Aseptic loosening and periprosthetic osteolysis resulting from wear debris are major complications of total joint arthroplasty. Monocyte/macrophages are the key cells related to osteolysis at the bone-implant interface of joint arthroplasties. Whether the monocyte/macrophages found at the implant interface in the presence of polyethylene particles are locally or systemically derived is unknown.
We therefore asked (1) whether macrophages associated with polyethylene particle-induced chronic inflammation are recruited locally or systemically and (2) whether the recruited macrophages are associated with enhanced osteolysis locally.
Noninvasive in vivo imaging techniques (bioluminescence and microCT) were used to investigate initial macrophage migration systemically from a remote injection site to polyethylene wear particles continuously infused into the femoral canal. We used histologic and immunohistologic staining to confirm localization of migrated macrophages to the polyethylene particle-treated femoral canals and monitor cellular markers of bone remodeling.
The values for bioluminescence were increased for animals receiving UHMWPE particles compared with the group in which the carrier saline was infused. At Day 8, the ratio of bioluminescence (operated femur divided by nonoperated contralateral femur of each animal) for the UHMWPE group was 13.95 ± 5.65, whereas the ratio for the saline group was 2.60 ± 1.14. Immunohistologic analysis demonstrated the presence of reporter macrophages in the UHMWPE particle-implanted femora only. MicroCT scans showed the bone mineral density for the group with both UHMWPE particles and macrophage was lower than the control groups.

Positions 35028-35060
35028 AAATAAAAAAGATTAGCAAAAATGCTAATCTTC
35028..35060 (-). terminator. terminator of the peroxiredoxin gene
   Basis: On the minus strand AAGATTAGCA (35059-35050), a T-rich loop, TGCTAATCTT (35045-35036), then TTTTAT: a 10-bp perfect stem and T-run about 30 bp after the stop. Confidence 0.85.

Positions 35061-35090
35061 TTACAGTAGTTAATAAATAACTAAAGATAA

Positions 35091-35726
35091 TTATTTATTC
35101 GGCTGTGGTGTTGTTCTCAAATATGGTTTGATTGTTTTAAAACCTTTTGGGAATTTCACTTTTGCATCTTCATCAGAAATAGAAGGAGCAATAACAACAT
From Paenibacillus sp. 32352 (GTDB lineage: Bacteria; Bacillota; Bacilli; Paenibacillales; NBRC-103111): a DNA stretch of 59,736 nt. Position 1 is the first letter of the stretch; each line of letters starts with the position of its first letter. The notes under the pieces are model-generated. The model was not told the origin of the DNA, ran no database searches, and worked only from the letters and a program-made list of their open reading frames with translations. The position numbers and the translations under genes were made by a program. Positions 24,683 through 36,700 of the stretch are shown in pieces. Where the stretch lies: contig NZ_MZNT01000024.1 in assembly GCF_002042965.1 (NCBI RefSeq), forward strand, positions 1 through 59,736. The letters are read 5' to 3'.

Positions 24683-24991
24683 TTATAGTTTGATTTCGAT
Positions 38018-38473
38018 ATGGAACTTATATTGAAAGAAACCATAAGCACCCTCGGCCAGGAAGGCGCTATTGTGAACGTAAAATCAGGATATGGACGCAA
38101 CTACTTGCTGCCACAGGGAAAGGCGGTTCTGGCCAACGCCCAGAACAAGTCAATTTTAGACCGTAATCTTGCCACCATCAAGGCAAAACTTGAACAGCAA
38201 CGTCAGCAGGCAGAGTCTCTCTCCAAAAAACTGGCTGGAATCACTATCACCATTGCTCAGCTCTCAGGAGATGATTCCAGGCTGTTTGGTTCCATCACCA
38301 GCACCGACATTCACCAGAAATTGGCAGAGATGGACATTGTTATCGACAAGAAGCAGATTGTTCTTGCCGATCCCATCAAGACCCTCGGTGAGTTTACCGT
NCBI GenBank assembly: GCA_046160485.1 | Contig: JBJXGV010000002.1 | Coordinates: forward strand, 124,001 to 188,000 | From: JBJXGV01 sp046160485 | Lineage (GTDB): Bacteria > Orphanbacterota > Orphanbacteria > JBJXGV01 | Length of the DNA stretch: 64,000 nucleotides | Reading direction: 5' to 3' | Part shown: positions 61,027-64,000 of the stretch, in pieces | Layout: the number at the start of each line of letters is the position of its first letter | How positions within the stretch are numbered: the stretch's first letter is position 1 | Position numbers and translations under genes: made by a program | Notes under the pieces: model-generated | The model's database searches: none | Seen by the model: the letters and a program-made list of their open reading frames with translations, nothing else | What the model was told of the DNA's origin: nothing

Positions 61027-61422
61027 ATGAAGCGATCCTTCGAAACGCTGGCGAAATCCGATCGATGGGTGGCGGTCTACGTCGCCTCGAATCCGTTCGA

Infusion of clinically relevant polyethylene particles, similar to the human scenario, stimulated systemic migration of remotely injected macrophages and local net bone resorption.
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We thank Dr Afraaz Irani for performing the bone mineral density analysis of the microCT scans. We thank Dr Gobalakrishnan Sundaresan who supplied the Fluc and GFP expressing RAW264.7 macrophage cell line, Dr Timothy Wright (Hospital for Special Surgery, New York, NY) who supplied the UHMWPE particles, and Stephanie Byun for sectioning of samples used in this study. We also thank Dr Lane Smith, Dr Sam Gambhir, and Dr Chris Contag for their helpful advice.
One or more of the authors (SBG, SB, TM, P-GR) have received funding from the National Institutes of Health, National Institute of Arthritis, Musculoskeletal and Skin Diseases, Grant #1R01AR055650 in support of this study.
Each author certifies that his or her institution has approved the animal protocol for this investigation and that all investigations were conducted in conformity with ethical principles of research.
This work was performed at the Orthopaedic Research Laboratories and the Stanford Small Animal Imaging Facility at the Clarke Center at Stanford University, Stanford, CA, USA.
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Ren, PG., Irani, A., Huang, Z. et al. Continuous Infusion of UHMWPE Particles Induces Increased Bone Macrophages and Osteolysis. Clin Orthop Relat Res 469, 113–122 (2011). https://doi.org/10.1007/s11999-010-1645-5
- Bone Mineral Density
- Wear Debris
- Wear Particle
- Total Joint Arthroplasty